|Cheng Tzu’s Thirteen Treatises on T’ai Chi Ch’uan by Cheng Man Ch’Ing, Benjamin Pang Jeng Lo and Martin Inn (Jan 21, 1993)
|There Are No Secrets: Professor Cheng Man Ch’ing and His T’ai Chi Chuan by Wolfe Lowenthal (Jan 27, 1993)
|Master Cheng’s New Method of Taichi Ch’uan Self-Cultivation by Cheng Man-ch’ing and Mark Hennessy (Jun 1, 1999)
Best Sun Style Tai Chi Book
Lesser known than the other styles, Sun Style definitely has their following. Sun practitioners can benefit from the reading of many of the books on this page because of the influence that the earlier styles had on this art. There are really good books that relate to Sun style specifically too.
|LSC Traditional Sun Style Taijiquan (Saddleback College-CPS7) by Tim Cartmell and Troyce Thome (Sep 24, 2010)
Best Martial Applications Books
The use of tai chi as a martial art had long been kept behind closed doors or was restricted from sharing. Not so since the 1990s where concrete focuses on different martial aspects of tai chi can now be learned. A handful of books related specific moves to specific fighting applications. They also go the other route and share how internal development improves your fighting skills but also how you respond to a fight and how your body recovers from being in a fight.
|Analysis of Shaolin Chin Na: Instructors Manual for All Martial Styles by Yang Jwing-Ming (Jun 8, 2004)
|Meditations on Violence: A Comparison of Martial Arts Training & Real World Violence by Rory Miller (Jun 6, 2008)
|Taiji Chin Na: The Seizing Art of Taijiquan (Chinese Internal Martial Arts) by Yang Jwing-Ming (Feb 7, 1996)
|Zen Body-Being: An Enlightened Approach to Physical Skill, Grace, and Power by Peter Ralston and Laura Ralston (Jul 27, 2006)
Best Books on Qi Gong
Qigong is often a lonely pursuit. Having written guidance and even just hearing from someone who is on the same path as you is eye-opening. Here are some of the best qigong books that are at the top of our list.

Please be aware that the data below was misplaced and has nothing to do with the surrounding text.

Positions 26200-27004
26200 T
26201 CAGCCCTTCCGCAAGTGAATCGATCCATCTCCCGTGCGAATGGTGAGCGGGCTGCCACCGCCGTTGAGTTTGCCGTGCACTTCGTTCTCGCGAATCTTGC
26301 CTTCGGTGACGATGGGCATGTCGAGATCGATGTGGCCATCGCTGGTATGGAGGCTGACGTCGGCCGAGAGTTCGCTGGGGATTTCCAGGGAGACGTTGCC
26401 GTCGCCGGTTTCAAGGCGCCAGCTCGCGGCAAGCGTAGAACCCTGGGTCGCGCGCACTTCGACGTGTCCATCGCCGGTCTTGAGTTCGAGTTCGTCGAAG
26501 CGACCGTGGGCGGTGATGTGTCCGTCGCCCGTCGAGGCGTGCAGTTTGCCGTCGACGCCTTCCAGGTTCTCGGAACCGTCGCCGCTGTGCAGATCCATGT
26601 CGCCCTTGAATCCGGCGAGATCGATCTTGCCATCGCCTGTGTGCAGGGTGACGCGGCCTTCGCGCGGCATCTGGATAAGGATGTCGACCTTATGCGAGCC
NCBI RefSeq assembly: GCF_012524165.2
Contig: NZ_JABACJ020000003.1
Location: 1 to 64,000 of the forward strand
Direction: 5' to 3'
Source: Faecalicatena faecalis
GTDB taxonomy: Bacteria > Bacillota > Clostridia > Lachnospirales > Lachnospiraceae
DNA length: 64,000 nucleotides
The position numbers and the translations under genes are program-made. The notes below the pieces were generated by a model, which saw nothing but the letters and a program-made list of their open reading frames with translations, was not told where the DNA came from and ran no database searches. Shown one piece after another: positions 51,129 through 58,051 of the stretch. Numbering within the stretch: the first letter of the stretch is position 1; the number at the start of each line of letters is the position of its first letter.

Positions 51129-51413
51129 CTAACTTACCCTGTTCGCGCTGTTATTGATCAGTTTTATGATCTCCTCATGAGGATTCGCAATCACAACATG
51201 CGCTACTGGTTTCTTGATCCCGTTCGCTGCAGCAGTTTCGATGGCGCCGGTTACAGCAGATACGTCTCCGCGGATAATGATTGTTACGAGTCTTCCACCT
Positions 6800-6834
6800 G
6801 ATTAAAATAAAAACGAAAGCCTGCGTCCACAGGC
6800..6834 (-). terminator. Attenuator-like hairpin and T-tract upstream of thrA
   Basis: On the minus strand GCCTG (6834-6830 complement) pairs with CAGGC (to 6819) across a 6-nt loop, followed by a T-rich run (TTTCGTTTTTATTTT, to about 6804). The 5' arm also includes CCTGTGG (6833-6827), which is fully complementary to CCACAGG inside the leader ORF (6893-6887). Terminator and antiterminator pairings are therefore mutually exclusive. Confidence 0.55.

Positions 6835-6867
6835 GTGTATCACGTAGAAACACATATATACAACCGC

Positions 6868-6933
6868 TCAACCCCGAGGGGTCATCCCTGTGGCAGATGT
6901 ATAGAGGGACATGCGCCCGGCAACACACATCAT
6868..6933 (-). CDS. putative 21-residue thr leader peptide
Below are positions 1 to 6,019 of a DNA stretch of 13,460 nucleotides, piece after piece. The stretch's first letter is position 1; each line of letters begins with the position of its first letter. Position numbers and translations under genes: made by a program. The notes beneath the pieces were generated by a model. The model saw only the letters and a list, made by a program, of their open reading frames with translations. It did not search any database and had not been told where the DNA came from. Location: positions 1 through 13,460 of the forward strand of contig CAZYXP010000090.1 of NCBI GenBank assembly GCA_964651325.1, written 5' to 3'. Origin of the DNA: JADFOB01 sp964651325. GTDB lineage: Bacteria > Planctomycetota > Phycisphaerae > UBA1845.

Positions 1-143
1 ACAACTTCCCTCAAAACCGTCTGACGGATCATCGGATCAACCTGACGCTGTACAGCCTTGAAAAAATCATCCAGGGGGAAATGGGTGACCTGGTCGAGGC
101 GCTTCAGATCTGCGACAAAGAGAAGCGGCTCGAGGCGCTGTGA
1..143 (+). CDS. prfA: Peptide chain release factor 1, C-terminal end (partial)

|The Way of Energy: Mastering the Chinese Art of Internal Strength with Chi Kung Exercise (A Gaia Original) by Kam Chuen Lam(Nov 15, 1991)
|Chi Gung: Chinese Healing, Energy and Natural Magick by L. V. Carnie (Sep 8, 2002)
|The Inner Structure of Tai Chi: Mastering the Classic Forms of Tai Chi Chi Kung by Mantak Chia and Juan Li (Dec 15, 2005)
|Chinese Fitness: A Mind/Body Approach-Qigong for Healthy and Joyful Living (Qigong – Health & Healing) by Ching-shan Liu (May 20, 1997)
|Tai Chi Ball Qigong: For Health and Martial Arts by Yang Jwing-Ming and David Grantham (Dec 16, 2010)
Best Books on Tai Chi for Health
When your motivation for practicing tai chi is to improve your health, knowing how tai chi can benefit you is critical because it can change the focus of your practice. These books also present meditation in the context of “active” meditation where you are purposefully building up energy to heal or move with. Sometimes this is accomplished outside of the tai chi form so you get the hang of it and know what to concentrate on when you are practicing again.
|The Power of Soul: The Way to Heal, Rejuvenate, Transform, and Enlighten All Life (Soul Power Series) by Zhi Gang Sha (Jan 6, 2009)
|Awaken Healing Energy Through The Tao: The Taoist Secret of Circulating Internal Power by Mantak Chia, Lawrence Young, Michael Winn and Gunther Weil (Jun 1, 1983)
Best Books on Tai Chi for Specific Concerns
Here are a few of the best book to learn tai chi that are specific to arthritis and tai chi as well as how to still do tai chi even if you have limitations to your mobility, balance, or energy.
|Tai Chi for Arthritis Handbook (Tai Chi for Arthritis) by Dr. Paul Lam (2002)
|Overcoming Arthritis: How to Relieve Pain and Restore Mobility Through a Unique Tai Chi Program by Paul Lam and Judith Horstman (May 1, 2002)
|Tai Chi in a Chair by Cynthia Quarta (May 19, 2011)